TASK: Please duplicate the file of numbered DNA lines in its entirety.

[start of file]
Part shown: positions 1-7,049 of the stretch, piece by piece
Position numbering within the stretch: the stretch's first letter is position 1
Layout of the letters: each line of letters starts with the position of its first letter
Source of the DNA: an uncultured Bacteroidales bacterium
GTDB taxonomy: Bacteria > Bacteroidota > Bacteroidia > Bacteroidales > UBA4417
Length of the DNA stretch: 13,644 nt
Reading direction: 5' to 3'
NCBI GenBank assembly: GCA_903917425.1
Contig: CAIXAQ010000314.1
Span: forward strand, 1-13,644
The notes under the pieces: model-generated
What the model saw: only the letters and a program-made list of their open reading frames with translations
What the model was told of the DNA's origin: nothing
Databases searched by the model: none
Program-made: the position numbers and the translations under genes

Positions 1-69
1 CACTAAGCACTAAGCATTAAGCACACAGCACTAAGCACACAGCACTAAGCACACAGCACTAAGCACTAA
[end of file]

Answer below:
Part shown: positions 1-7,049 of the stretch, piece by piece
Position numbering within the stretch: the stretch's first letter is position 1
Layout of the letters: each line of letters starts with the position of its first letter
Source of the DNA: an uncultured Bacteroidales bacterium
GTDB taxonomy: Bacteria > Bacteroidota > Bacteroidia > Bacteroidales > UBA4417
Length of the DNA stretch: 13,644 nt
Reading direction: 5' to 3'
NCBI GenBank assembly: GCA_903917425.1
Contig: CAIXAQ010000314.1
Span: forward strand, 1-13,644
The notes under the pieces: model-generated
What the model saw: only the letters and a program-made list of their open reading frames with translations
What the model was told of the DNA's origin: nothing
Databases searched by the model: none
Program-made: the position numbers and the translations under genes

Positions 1-69
1 CACTAAGCACTAAGCATTAAGCACACAGCACTAAGCACACAGCACTAAGCACACAGCACTAAGCACTAA